European Outlook: The global stock rally continued in Asia overnight and the Nikkei closed with a 1.81% gain. The fact that the DOW managed to finally pass the 20000 mark has boosted investor confidence and banks, insurers and brokers led the Toix higher. Rising long term yields are creating a better climate also in Europe where the DAX managed to close above the 11800 mark Wednesday. U.K. and U.S. stock futures are still moving higher and further gains on bourses will likely keep upward pressure on yields and support a further steepening of the yield curve. The FTSE 100 is likely to continue to underperform as Sterling moves higher. OIl prices are also picking up and the front end WTI future is trading above USD 53 per barrel.
BOE Carney Risk in Fintech Boom: Reuters reported, the fast-growing financial technology (Fintech) sector could hold big “systemic risks” for the banking sector and the broader economy which need to be addressed by bank regulators around the world, Bank of England Governor Mark Carney said on Wednesday. “The challenge for policymakers is to ensure that Fintech develops in a way that maximises the opportunities and minimizes the risks for society,” Carney said in his speech. ” After all, the history of financial innovation is littered with examples that led to early booms, growing unintended consequences, and eventual busts.”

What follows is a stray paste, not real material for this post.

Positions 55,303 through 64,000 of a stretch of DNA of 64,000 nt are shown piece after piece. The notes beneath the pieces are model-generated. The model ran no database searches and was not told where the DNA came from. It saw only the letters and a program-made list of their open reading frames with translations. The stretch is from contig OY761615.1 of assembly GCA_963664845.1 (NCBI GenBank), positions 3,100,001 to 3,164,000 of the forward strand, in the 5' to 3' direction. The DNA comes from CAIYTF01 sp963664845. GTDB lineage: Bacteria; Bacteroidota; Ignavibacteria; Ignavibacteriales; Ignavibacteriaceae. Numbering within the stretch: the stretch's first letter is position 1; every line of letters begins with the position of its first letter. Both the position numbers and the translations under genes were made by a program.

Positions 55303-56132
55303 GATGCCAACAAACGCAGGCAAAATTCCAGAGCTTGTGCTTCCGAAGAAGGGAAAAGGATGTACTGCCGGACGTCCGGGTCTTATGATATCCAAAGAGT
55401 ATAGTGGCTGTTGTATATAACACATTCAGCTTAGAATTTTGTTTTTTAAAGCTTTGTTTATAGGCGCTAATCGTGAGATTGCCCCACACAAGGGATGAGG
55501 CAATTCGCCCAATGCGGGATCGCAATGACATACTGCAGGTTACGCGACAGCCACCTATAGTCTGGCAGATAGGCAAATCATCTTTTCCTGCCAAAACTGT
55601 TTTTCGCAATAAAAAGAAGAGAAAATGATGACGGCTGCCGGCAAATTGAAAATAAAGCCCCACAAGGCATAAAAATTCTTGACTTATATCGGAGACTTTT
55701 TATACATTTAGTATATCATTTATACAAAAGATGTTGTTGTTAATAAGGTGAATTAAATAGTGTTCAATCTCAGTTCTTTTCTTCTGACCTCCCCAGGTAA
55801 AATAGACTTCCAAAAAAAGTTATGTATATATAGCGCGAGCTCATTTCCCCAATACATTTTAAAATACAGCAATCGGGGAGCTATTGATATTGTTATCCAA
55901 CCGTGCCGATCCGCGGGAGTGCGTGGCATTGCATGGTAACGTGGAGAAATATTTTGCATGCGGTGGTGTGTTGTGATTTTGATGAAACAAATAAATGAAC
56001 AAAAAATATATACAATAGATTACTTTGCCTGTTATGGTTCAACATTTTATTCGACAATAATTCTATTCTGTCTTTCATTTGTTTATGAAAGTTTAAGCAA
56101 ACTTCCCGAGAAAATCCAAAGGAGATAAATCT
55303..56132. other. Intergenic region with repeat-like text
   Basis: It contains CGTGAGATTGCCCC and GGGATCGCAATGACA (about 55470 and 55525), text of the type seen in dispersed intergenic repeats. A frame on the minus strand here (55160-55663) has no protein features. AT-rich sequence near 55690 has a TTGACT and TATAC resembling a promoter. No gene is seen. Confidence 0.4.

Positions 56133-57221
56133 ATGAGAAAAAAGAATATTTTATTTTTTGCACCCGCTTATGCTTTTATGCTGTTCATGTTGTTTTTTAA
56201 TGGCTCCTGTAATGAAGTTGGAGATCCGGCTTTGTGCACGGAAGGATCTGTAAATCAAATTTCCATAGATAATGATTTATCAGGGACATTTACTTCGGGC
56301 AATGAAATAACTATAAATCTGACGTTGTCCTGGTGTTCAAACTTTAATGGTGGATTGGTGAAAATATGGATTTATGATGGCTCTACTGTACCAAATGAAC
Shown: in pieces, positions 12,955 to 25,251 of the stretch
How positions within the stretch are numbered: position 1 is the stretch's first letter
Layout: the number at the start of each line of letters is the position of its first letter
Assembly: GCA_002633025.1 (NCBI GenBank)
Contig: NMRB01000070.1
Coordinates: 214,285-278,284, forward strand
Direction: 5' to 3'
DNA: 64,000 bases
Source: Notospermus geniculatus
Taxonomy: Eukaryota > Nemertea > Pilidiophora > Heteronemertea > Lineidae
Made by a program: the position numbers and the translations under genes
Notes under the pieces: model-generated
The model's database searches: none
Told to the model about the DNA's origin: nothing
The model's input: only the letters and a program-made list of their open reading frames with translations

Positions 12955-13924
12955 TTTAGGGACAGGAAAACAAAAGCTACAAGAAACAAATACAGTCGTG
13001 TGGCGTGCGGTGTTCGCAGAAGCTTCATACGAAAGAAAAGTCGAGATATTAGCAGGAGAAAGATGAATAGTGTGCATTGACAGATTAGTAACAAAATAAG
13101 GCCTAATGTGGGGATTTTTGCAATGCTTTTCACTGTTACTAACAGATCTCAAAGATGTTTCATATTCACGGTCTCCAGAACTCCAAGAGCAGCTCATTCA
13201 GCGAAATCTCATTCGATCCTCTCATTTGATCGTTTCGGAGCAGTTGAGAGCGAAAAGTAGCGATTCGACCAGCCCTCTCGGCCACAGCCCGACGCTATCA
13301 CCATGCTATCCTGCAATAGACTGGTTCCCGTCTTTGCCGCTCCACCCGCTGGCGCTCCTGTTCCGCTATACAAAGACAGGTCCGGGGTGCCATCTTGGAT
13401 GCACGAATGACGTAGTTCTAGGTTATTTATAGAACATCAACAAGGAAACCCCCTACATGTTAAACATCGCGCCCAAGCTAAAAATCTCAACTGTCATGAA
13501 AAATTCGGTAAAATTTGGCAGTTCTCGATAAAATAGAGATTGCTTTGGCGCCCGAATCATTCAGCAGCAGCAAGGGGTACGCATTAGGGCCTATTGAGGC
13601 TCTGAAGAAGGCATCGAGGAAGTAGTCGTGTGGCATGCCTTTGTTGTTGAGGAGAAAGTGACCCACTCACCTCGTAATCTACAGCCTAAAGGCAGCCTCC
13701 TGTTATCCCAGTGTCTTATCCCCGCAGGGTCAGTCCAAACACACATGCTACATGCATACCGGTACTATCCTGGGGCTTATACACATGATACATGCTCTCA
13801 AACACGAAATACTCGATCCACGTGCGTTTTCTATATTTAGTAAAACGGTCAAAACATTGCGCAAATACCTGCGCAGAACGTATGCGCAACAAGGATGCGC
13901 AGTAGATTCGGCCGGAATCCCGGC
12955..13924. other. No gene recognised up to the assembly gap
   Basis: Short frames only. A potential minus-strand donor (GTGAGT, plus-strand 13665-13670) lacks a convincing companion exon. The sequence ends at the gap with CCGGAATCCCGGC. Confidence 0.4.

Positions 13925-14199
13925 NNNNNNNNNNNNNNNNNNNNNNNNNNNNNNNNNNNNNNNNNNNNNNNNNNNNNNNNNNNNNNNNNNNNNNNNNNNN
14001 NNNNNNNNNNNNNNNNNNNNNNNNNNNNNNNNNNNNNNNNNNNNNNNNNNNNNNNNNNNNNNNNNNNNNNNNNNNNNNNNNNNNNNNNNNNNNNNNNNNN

New Zealand: The dollar rose to a 2 ½ high after inflation climbed back into the Reserve Bank’s target band, effectively scrapping the prospect of further rate cuts. Government figures yesterday showed that CPI rose 0.4 per cent in the December quarter for an annual increase of 1.3 per cent as the recovery in global oil prices pushed up local petrol costs and as the rampant housing market continues to drive rapid house price gains. The local currency climbed as high as 73.12 US cents, the highest since November 9, and recently traded at 73.07 cents from 72.70 cents immediately before the release, while two-year swaps rose 4 basis points to 2.42 per cent.
German IFO: Unexpectedly drops in January. The headline reading fell to just 109.8 from 111.0 in the previous month, the lowest number since September. The decline was driven largely by a huge drop in expectations reading, which fell back to 103.2, the lowest since August and down from 105.5 in December. The current conditions indicator improved slightly to 116.9 from 116.7 in December. The breakdown showed that contrary to the improvement in the manufacturing PMI yesterday, the manufacturing reading in the Ifo declined, although this was in a broader down move across all sectors. The overall reading remains at high levels, consistent with ongoing growth, but at least the Ifo suggests that growth dynamics have slowed down somewhat at the start of the year.
Main Macro Events Today
- UK GDP – Quarterly GDP figures expected to fall to 0.5% from 0.6% last time.
- USD Home Sales – December new home sales data expected to show a 2.0% headline decrease to a 580k pace from 592k in November and 563k in October. Other housing measures have been mixed. The NAHB jumped to 69 from 63 in November and starts improved on the month but existing home sales slowed to 5.490 mln from 5.650 mln in November.
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